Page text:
What is the Thunderbolt Cable and What Is It Used for?

What is the Thunderbolt Cable and What Is It Used for?


Thunderbolt Technology

Thunderbolt technology supports fast data transfers with two independent channels of 10Gb/s each. And Thunderbolt 2 technology can bond the two channels for a superfast 20Gb/s. Use this cable to connect Thunderbolt-enabled devices to the Thunderbolt or Thunderbolt 2 port on your Mac.

Thunderbolt Cable

What is Thunderbolt Cable used for? The Apple Thunderbolt Cable lets you connect a Thunderbolt-equipped system to a Thunderbolt device. Connect a Thunderbolt-equipped Mac in target disk mode to another Mac for fast data access or system migration, or network two Thunderbolt-equipped computers.

It supports the following Mac models: MacBook Air, MacBook Pro, Mac Pro, Mac mini. The price of Thunderbolt Cable is from $29 to $39. It has two kinds of length: 0.5 meters and 2 meters. You can choose one based on your needs.

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Also see: An Introduction to Choosing Best USB-C Thumb Drives in 2020

Thunderbolt 3

Thunderbolt 3 is a hardware interface developed by Intel. Computer ports with Thunderbolt 3 provide 40Gbps Thunderbolt ? double the speed of the previous generation, USB 3.1 10Gbps, and DisplayPort 1.2. For the first time, one computer port connects to Thunderbolt devices, every display, and billions of USB devices.

A single cable now provides four times the data and twice the video bandwidth of any other cable, while also supplying up to 100W of power. It?s unrivaled for new uses, such as 4K videos, single-cable docks with charging, external graphics, and built-in 10 GbE networking.

If the external device?s cable cannot connect to the Thunderbolt 3 (USB-C) or USB-C port on your Mac or iPad Pro, you will need an adapter. The solution mentioned in this post applies to the following Mac models with Thunderbolt 3 (USB-C) Thunderbolt icon port:

iMac Pro

Mac mini (2018)

MacBook Pro models 2016 or later

MacBook Air (Retina, 13-inch, 2018)

The Apple Thunderbolt 3 (USB-C) Cable

Connect a device that has a Thunderbolt 3 (USB-C) port to a device that has a Thunderbolt 3 (USB-C) or USB-C port.

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Use this cable to connect your Mac to a display that uses Thunderbolt 3 (USB-C) or USB-C for videos, such as the LG UltraFine 5K Display or LG UltraFine 4K Display. It supports DisplayPort High Bit Rate 3 (HBR3) video output.


This cable also connects to Thunderbolt 3 (USB-C) or USB-C devices for charging your Mac notebook computer or other devices. It delivers a maximum of 100W power to any connected device.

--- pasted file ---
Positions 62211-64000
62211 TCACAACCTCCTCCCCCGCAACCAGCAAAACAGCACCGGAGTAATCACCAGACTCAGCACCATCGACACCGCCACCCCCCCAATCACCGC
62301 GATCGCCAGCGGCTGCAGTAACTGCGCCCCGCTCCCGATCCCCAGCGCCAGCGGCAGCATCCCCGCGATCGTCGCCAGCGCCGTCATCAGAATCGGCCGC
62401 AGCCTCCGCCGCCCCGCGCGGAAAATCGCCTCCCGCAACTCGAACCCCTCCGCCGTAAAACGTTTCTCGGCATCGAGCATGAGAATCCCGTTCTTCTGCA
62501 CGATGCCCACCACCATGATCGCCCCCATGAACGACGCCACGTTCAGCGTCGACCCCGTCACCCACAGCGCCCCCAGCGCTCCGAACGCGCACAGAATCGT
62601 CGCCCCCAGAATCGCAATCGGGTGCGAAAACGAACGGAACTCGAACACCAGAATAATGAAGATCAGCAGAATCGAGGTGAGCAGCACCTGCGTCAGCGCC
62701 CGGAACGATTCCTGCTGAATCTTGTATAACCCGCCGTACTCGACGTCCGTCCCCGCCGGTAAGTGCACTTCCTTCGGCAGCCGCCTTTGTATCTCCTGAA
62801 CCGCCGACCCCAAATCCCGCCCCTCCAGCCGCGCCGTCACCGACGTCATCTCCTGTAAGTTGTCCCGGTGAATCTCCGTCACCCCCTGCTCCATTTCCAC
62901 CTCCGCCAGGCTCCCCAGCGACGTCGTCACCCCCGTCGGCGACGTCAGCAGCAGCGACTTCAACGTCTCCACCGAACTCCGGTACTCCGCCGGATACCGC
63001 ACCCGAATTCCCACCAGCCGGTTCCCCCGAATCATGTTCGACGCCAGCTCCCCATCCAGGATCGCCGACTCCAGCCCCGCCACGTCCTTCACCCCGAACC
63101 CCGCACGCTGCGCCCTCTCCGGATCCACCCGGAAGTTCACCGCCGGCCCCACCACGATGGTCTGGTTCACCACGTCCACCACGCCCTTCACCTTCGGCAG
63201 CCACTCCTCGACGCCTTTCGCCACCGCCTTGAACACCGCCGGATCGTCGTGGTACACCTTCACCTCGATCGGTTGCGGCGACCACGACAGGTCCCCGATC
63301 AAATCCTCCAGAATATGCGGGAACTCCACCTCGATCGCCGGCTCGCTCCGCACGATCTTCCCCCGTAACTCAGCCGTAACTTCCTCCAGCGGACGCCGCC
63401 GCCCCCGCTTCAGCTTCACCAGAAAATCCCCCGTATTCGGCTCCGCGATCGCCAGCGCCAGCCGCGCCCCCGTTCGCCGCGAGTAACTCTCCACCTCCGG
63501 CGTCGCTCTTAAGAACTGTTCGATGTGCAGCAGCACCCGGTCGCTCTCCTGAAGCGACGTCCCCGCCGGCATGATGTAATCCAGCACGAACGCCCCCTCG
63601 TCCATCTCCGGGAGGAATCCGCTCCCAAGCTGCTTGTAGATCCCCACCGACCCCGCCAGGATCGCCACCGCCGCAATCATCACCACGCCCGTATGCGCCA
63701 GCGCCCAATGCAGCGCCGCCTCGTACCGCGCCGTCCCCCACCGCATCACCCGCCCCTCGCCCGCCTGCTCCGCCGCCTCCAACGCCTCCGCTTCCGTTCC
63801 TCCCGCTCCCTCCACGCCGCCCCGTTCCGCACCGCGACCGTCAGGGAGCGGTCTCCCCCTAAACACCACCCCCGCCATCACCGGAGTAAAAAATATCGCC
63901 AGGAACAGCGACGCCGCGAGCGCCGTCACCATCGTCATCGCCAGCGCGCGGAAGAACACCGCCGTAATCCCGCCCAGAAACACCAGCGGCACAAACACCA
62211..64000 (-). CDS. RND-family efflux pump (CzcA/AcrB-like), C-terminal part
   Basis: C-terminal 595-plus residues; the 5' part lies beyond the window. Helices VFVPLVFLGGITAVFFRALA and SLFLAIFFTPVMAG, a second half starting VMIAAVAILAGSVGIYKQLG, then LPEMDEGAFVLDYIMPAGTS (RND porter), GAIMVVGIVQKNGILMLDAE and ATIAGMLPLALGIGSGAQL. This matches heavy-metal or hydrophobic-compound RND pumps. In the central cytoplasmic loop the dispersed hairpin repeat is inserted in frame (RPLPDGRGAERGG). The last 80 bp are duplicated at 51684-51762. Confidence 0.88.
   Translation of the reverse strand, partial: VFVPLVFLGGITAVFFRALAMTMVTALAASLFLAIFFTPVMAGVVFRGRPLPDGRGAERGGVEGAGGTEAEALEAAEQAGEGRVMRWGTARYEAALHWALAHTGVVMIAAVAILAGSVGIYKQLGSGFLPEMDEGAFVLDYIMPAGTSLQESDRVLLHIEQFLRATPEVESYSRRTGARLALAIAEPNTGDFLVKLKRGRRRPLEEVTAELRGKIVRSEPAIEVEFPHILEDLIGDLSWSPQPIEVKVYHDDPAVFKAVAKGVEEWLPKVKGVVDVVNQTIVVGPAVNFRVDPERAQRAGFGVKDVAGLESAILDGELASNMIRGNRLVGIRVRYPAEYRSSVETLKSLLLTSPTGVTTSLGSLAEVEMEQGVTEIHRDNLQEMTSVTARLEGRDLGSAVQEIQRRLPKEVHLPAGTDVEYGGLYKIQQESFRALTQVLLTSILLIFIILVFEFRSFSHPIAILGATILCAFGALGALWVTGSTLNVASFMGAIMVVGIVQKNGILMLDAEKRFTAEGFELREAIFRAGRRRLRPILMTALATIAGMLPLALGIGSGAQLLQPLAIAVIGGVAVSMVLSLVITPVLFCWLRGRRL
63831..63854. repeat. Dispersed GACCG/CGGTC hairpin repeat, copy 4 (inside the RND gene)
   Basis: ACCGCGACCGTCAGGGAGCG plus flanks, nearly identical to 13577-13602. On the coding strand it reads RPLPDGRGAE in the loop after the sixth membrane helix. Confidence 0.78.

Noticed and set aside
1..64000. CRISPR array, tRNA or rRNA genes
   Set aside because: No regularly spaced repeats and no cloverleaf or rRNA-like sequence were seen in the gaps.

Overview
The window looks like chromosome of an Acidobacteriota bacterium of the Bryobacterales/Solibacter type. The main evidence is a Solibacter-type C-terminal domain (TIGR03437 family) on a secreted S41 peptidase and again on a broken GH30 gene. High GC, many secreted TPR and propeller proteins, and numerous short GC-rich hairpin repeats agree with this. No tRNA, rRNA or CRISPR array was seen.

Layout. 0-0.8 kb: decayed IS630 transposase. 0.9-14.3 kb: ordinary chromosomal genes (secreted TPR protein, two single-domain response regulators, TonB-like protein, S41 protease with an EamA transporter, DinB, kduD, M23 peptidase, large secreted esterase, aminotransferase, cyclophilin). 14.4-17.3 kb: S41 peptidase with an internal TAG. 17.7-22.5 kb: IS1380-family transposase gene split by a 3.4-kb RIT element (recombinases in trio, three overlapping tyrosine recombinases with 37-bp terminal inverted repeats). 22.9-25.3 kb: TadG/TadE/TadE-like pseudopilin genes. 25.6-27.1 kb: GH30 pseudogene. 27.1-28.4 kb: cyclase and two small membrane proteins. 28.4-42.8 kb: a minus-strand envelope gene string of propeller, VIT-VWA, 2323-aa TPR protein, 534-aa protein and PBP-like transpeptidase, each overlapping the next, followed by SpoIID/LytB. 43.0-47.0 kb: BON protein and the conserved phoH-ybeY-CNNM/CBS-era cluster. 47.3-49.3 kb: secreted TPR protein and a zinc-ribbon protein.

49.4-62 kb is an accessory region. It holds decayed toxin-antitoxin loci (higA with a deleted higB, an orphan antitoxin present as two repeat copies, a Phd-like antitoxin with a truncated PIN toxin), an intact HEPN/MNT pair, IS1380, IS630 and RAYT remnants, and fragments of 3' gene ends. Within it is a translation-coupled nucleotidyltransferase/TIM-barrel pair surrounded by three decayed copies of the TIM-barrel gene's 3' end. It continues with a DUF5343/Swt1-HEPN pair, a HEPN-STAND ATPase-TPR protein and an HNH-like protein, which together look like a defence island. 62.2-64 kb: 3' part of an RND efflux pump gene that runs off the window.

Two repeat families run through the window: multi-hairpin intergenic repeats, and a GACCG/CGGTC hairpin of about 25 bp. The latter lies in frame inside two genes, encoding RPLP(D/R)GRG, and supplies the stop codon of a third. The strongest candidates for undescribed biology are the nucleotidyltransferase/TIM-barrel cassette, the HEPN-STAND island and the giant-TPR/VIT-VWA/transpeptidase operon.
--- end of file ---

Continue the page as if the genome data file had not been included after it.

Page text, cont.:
Data transfer

Use this cable to connect your Mac to a device that uses Thunderbolt 3 (USB-C) or USB-C for data transfer, such as an external hard drive or dock. It supports Thunderbolt 3 data-transfer speeds up to 40Gbps, and USB 3.1 Gen 2 data-transfer speeds up to 10Gbps. Check the specifications of your device to determine which data-transfer standard it supports.

Compared it with Apple USB-C Charge Cable. The Apple USB-C Charge Cable is longer (2m) and also supports charging, but data-transfer speed is limited to 480Mbps (USB 2.0) and it doesn?t support video. The Apple Thunderbolt 3 (USB-C) cable has a Thunderbolt logo on the sleeve of each connector. Either cable can be used with the Apple USB-C Power Adapter.

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History of Thunderbolt Cable

In June 2011, the first two-meter Thunderbolt cable from Apple cost $49. As an active cable, it contains circuitry in its connectors.

In June 2012, Apple began selling a Thunderbolt-to-gigabit Ethernet adaptor cable for $29. In the third quarter of 2012, other manufacturers started providing cables of varying lengths up to the maximum supported length of three meters, while some storage-enclosure builders began including a Thunderbolt cable with their devices.

In January 2013, Apple reduced the price of its 2-meter cable to US$39 and added a half-meter cable for US$29.

Final Words

To sum up, you have got some information about Thunderbolt Cable like it?s usage. In addition, you have also got some knowledge about Thunderbolt technology and Thunderbolt 3.

Originally published at https://www.minitool.com on January 3, 2020.


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